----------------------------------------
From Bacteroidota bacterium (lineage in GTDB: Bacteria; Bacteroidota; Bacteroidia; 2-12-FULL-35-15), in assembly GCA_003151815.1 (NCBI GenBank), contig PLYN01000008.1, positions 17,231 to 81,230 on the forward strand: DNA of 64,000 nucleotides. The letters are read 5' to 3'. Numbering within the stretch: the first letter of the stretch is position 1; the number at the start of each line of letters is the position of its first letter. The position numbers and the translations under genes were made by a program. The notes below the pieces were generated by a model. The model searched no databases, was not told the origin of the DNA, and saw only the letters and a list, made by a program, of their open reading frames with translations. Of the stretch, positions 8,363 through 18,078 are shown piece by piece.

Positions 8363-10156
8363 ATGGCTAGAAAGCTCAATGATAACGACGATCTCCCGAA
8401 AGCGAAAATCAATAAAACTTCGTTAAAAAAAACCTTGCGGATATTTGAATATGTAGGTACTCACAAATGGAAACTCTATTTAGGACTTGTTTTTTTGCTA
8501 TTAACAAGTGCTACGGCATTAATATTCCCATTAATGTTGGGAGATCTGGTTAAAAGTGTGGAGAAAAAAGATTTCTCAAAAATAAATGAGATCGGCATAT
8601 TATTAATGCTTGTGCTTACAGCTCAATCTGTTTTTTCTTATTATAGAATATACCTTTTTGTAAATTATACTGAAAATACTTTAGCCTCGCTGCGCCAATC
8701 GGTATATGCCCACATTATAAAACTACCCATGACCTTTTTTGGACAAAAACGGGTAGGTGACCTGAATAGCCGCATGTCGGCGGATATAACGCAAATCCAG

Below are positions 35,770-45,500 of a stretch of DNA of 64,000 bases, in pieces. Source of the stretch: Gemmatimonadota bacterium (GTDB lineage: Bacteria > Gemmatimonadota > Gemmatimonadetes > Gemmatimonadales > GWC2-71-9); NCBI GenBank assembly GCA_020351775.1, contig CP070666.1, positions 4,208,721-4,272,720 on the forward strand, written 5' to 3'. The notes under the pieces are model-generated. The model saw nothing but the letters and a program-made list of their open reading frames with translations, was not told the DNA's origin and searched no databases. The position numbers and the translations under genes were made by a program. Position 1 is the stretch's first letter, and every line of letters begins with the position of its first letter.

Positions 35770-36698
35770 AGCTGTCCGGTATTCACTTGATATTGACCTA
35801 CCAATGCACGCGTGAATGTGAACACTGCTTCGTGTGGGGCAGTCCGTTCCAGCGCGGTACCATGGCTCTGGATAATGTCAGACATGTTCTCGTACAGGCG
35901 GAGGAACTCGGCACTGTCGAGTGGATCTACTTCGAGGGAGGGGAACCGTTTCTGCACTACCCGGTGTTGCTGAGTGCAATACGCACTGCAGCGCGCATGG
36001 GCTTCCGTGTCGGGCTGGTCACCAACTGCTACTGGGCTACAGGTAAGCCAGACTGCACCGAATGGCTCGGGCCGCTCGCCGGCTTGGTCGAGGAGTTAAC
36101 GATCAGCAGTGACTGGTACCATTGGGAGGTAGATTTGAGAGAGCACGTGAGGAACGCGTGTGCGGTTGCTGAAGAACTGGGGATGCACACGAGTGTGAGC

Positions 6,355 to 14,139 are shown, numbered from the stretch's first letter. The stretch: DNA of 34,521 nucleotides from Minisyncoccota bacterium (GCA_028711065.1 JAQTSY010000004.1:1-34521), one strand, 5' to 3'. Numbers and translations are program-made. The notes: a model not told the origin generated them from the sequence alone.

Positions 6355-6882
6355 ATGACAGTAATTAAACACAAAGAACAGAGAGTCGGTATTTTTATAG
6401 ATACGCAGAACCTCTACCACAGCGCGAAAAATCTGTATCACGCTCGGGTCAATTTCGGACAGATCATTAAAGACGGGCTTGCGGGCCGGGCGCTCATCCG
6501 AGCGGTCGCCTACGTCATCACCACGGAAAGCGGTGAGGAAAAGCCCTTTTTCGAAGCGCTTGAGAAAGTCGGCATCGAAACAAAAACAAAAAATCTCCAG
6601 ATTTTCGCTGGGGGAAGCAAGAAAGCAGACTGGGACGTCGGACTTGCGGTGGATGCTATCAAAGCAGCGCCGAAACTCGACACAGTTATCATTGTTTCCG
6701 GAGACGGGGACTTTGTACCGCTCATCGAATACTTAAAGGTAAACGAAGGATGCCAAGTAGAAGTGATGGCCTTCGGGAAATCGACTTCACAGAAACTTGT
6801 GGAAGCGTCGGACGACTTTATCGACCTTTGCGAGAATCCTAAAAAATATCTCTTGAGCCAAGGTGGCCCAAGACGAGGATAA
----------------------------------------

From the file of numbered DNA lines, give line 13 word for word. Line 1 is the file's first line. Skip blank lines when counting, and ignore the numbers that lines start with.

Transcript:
36001 GCTTCCGTGTCGGGCTGGTCACCAACTGCTACTGGGCTACAGGTAAGCCAGACTGCACCGAATGGCTCGGGCCGCTCGCCGGCTTGGTCGAGGAGTTAAC